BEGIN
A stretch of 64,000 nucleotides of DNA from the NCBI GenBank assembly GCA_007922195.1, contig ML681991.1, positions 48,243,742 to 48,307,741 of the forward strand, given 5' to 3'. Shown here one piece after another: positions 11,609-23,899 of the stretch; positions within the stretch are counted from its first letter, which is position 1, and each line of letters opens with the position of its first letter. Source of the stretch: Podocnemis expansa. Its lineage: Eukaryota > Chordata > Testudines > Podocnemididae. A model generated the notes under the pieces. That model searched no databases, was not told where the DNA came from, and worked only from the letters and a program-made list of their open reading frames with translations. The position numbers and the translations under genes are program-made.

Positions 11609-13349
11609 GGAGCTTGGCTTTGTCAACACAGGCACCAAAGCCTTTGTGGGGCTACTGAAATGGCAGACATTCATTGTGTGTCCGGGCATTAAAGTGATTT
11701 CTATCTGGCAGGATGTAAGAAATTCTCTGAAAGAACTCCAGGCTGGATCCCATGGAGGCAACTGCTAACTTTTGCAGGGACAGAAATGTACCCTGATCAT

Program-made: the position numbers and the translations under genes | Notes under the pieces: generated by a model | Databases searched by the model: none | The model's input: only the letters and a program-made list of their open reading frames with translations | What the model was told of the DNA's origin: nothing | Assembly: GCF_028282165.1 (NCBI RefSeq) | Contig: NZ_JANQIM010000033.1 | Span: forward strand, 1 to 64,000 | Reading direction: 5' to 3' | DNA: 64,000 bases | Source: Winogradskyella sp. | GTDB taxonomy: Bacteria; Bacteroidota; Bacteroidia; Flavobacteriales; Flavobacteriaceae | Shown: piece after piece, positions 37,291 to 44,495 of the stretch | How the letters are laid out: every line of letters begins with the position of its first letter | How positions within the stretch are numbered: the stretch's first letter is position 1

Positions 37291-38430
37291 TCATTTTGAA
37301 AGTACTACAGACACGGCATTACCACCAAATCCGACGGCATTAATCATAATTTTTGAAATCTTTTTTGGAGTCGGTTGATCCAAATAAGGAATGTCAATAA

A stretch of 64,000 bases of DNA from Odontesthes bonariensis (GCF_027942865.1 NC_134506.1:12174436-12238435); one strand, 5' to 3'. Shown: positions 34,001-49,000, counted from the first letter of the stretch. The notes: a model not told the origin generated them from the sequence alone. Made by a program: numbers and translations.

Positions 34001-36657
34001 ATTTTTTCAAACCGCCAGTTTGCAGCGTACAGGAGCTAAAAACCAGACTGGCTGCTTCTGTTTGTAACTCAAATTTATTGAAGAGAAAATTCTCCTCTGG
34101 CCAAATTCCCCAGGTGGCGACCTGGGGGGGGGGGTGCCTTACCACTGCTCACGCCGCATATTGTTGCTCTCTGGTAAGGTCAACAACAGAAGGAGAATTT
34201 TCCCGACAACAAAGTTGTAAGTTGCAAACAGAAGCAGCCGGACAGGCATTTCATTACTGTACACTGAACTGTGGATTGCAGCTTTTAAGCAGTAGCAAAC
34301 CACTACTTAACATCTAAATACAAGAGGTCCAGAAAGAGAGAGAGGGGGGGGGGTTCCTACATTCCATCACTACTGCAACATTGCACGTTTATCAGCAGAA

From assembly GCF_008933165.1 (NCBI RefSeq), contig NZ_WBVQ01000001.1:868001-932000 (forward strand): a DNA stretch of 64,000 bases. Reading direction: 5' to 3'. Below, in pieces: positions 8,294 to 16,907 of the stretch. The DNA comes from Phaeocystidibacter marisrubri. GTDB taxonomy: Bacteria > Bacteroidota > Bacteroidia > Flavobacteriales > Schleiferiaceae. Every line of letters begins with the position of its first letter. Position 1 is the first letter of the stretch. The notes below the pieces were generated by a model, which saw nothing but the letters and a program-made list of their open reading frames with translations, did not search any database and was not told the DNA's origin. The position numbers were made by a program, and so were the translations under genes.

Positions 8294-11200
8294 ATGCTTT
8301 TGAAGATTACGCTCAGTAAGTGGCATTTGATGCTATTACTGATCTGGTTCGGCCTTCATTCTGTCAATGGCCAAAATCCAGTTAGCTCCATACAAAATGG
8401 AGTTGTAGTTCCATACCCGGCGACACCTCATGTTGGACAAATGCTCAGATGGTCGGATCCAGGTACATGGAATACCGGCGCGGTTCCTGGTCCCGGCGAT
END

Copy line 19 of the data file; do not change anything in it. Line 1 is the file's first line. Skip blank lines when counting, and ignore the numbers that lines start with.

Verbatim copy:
8401 AGTTGTAGTTCCATACCCGGCGACACCTCATGTTGGACAAATGCTCAGATGGTCGGATCCAGGTACATGGAATACCGGCGCGGTTCCTGGTCCCGGCGAT